Oxford University has an official policy advocating the elimination of the titles Mr and Mrs, it has been revealed.
The ancient institution – which was last week swept up in a controversy over its attitude to the “neo-pronoun” ze – wants to remove the traditional forms of address from everyday use.
The policy – created by its Equality and Diversity Unit – argues for a purge of all mention of gender-specific titles from university websites and printed material.
It came in a 2013 report – University of Oxford Transgender Guidance – which is available online.
The relevant section states: “The Equality and Diversity Unit suggests that departments and colleges remove all gender-specific titles from websites and print information, retaining only academic titles such as Dr, Prof.”
“In the meantime individuals should be given the option of appearing without a title.”
It also draws attention to the inability of Oxford’s systems to record “constructed” titles like ze – adding the examples “zie” and “ey” – though stops short of recommending any changes.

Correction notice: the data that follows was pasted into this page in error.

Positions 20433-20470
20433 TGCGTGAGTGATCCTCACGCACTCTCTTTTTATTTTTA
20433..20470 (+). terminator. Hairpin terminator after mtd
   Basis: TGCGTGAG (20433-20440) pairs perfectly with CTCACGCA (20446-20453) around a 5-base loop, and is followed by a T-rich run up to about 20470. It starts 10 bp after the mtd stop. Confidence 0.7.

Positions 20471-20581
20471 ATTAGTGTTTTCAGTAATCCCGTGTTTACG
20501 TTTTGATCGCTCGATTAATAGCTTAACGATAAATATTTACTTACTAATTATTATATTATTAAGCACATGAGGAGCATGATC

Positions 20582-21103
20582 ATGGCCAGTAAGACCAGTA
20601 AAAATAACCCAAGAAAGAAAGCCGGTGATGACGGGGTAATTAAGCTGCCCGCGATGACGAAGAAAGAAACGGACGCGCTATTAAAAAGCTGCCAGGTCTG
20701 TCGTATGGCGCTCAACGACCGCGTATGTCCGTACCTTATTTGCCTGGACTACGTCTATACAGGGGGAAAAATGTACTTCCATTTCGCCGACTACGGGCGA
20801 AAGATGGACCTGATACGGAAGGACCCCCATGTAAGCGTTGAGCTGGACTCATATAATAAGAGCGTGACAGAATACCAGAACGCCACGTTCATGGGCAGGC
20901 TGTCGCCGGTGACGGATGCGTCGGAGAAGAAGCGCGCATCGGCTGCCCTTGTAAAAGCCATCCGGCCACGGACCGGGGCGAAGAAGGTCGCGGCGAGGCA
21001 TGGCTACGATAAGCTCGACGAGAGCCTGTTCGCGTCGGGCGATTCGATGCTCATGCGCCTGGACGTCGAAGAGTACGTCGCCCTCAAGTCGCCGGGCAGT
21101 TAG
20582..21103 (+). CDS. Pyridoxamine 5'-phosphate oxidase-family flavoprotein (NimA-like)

Although the policy has been in effect for several years, it has not been universally adopted.
A survey by Heat Street shows that some departments and colleges have carried out the purge, while some stick to the old forms of address.
For example, St Hugh’s College, the alma mater of Prime Minister Theresa May, has done away with Mr and Mrs.
Their list of academic staff lists anybody who doesn’t have a doctorate or professorship by only their names, omitting titles like Mr and Mrs.
By contrast the staff list for Brasenose College, which educated David Cameron, begins with “Mr John Bowers QC”, the current college principal.